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I think the only business that was operating in Pea Ridge when I was born in 1940 and is still operating today, is Webb's Feed and Seed.

Webb's Feed and Seed was opened by Hugh Webb, Sr. in 1936, so if the business can endure another 18 years, it will have reached the 100-year mark. For most of its 82-year history, Webb's has been operated by the original family, including Fred and Mabel McKinney. Mabel McKinney is the daughter of founders Hugh and Nell Webb.

In the 1940s, when I was a youngster, Pea Ridge occupied much less geographical territory that it does today. The Arkansas Highway 72/Ark. Hwy. 94 intersection, which today is basically the center of town, in the 1940s was nearly a mile south of "town."

"Town," in those earlier days, pretty much referred to the main street business row, which we today call Pickens Street, at least the portion of Pickens from the former Pea Ridge Outlet Store running east as far as the Park Motel. The south edge of the city limits was what we today call Patton Street, so even today's Water Department would have been "out of town" in the old days. The only early Pea Ridge business that I recall being located "out of town," was the Pea Ridge Canning Plant, which canned tomatoes under numerous brands from the early 1930s until fire destroyed the building in the late 1970s.

Today, the Ridge Community Church occupies the site of the old cannery. I never worked at the Canning Plant myself, but it gave me one of my early memories of Pea Ridge, because the plant's steam whistle used to sound at the beginning of the work day, again at the noon hour, and at the end of the work day. The whistle's sounding was our "clock" while we were at school, and my family could even hear the whistle sound in the morning from out on our farm north of town. There is nothing like the mournful sound of an old steam whistle. I suppose one of the reasons I remain fascinated with early trains, even as an older adult, is the sound of the old steam locomotives, including the choo, choo, choo, choo of the steam power, but even more the sounds of the clanging bell and the moan of the old steam whistle. If I hear a steam whistle today, it evokes a nostalgia like nothing else can. Of course today there aren't many left to hear.

The Webb's Feed and Seed of the 1940s was very different from today's setting.

The site where the business now operates was basically the truck entrance in the old days. The loaded trucks would be backed into the front of the building, and the rear wheels would roll down slope to a lower level, so that the truck bed ended up at floor level. That greatly simplified the work of unloading a re-supply truck, or the loading out of bags of feed to be delivered to a farm. Fred McKinney told the story that when he first went to work for Webb's after graduating from Pea Ridge High School in 1940, he was given the job of single-handedly unloading a large truckload of 100-pound bags of feed. Of course he had a dolly to help, but the unloading meant that he had to manhandle each and every bag twice, loading each one onto the dolly, then stacking each one in the storage area in the back of the store. In those early days, the business office and sales room for Webb's was in the upper building next door west. That upper building has for years been the R.C. Schooley Wood Works, which no longer operates, but still occupies the building.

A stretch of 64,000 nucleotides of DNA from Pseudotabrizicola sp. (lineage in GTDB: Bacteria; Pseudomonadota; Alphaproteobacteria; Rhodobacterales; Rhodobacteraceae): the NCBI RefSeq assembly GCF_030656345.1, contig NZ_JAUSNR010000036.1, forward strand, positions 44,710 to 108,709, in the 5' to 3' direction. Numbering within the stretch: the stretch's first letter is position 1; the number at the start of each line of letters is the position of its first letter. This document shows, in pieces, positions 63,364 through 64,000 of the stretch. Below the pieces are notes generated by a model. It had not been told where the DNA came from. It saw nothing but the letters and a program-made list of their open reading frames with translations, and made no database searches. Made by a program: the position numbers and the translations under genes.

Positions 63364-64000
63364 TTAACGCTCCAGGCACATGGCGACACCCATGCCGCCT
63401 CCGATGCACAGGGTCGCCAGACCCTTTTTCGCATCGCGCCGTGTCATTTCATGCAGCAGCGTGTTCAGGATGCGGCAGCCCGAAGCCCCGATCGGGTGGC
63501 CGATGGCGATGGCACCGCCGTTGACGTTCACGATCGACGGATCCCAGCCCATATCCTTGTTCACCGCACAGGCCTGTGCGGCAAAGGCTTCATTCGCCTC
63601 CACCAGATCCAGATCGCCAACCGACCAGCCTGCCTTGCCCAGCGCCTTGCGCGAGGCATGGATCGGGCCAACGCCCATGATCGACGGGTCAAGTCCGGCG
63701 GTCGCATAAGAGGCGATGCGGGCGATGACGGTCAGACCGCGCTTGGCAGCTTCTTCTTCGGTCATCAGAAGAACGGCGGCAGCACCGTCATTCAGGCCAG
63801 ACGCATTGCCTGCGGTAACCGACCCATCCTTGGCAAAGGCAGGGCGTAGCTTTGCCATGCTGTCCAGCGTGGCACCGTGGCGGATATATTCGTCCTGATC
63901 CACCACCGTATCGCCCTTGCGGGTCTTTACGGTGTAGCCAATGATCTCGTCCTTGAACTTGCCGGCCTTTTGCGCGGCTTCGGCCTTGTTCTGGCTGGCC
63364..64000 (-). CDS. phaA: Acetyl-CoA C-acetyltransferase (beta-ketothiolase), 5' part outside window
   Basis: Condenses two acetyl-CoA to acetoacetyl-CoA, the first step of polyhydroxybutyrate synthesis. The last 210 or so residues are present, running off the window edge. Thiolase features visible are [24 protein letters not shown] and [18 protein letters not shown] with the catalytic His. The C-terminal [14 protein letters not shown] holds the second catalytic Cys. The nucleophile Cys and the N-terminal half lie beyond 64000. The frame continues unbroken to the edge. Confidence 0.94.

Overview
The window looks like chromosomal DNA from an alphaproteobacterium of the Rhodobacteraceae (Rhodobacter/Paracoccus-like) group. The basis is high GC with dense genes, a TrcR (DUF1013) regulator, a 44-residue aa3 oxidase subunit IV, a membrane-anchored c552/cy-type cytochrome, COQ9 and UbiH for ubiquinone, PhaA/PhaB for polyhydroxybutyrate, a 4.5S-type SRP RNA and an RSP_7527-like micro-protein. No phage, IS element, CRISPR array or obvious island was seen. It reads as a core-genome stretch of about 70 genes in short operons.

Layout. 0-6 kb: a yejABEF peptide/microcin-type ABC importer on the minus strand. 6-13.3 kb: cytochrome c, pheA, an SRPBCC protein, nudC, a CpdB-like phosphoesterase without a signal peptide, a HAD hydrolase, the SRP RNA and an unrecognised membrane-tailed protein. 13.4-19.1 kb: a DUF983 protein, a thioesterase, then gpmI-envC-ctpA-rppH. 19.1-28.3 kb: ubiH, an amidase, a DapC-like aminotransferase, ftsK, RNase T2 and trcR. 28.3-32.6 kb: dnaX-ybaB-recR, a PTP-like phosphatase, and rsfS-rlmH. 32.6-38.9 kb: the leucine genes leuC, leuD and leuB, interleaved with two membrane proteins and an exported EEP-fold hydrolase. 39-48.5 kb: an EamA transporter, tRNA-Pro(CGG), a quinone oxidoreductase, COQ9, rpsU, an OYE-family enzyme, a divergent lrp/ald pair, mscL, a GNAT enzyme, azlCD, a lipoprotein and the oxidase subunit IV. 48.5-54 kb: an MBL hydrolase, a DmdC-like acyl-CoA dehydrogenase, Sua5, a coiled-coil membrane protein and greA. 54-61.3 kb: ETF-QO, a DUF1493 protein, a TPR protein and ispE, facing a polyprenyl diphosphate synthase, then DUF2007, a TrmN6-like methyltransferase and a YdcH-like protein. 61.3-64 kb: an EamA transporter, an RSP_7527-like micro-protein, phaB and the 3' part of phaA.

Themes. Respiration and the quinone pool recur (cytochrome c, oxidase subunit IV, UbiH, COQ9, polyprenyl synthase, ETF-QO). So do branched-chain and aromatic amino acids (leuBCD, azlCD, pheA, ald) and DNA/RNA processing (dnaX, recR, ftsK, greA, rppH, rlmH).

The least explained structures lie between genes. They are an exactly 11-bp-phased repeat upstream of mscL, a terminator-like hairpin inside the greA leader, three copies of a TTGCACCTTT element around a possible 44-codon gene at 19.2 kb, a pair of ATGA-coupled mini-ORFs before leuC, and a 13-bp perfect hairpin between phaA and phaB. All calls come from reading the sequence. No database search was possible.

Next door west from Webb's was the City Drug Store, owned and operated by Ralph Miller. Mr. Miller also then owned and operated the Miller Funeral Home. Today the funeral home is owned by the Sisco family. The Drug Store had a small pharmacy, and dispensed some medicines, but the business to me was mainly our ice cream store. The fountain was to the left as you entered, and Beulah McKinney or Pauline Foster would dip the ice cream cones for us. Much of the inside of the drug store was a sitting area, with tables and chairs, where you could relax, eat ice cream and drink a Coke.

Next door west of the drug store was the Bank of Pea Ridge. In the 1940s it was the oldest business in town, having been organized in 1911. Ten local investors had gathered together $10,000 to establish the bank. I believe the original bank president was J.M. Putman, but after a year W.T. Patterson became president, and he would serve in that capacity for the balance of his lifetime. In the later years he was assisted by vice-president Hugh Webb, Sr. Both men were stalwarts in the Pea Ridge business community.

The Bank of Pea Ridge operated in the downtown location until about 1967, when it was relocated to the intersection of State Hwy. 94 and Lee Town Road. After operating there for several years, the bank became a subsidiary of First National Bank of Rogers, then later was purchased by Arvest Bank. The old downtown bank building later served for many years as the Pea Ridge Community Library. The building is now owned by Mr. & Mrs. Ray Easley, and is available for various family, business or community events.


Editor's note: Jerry Nichols, a native of Pea Ridge, is a retired Methodist minister and on the board of the Pea Ridge Historical Society. He can be contacted by email at, or call 621-1621.

Editorial on 09/12/2018

Print Headline: Some Pea Ridge businesses when I started out in life

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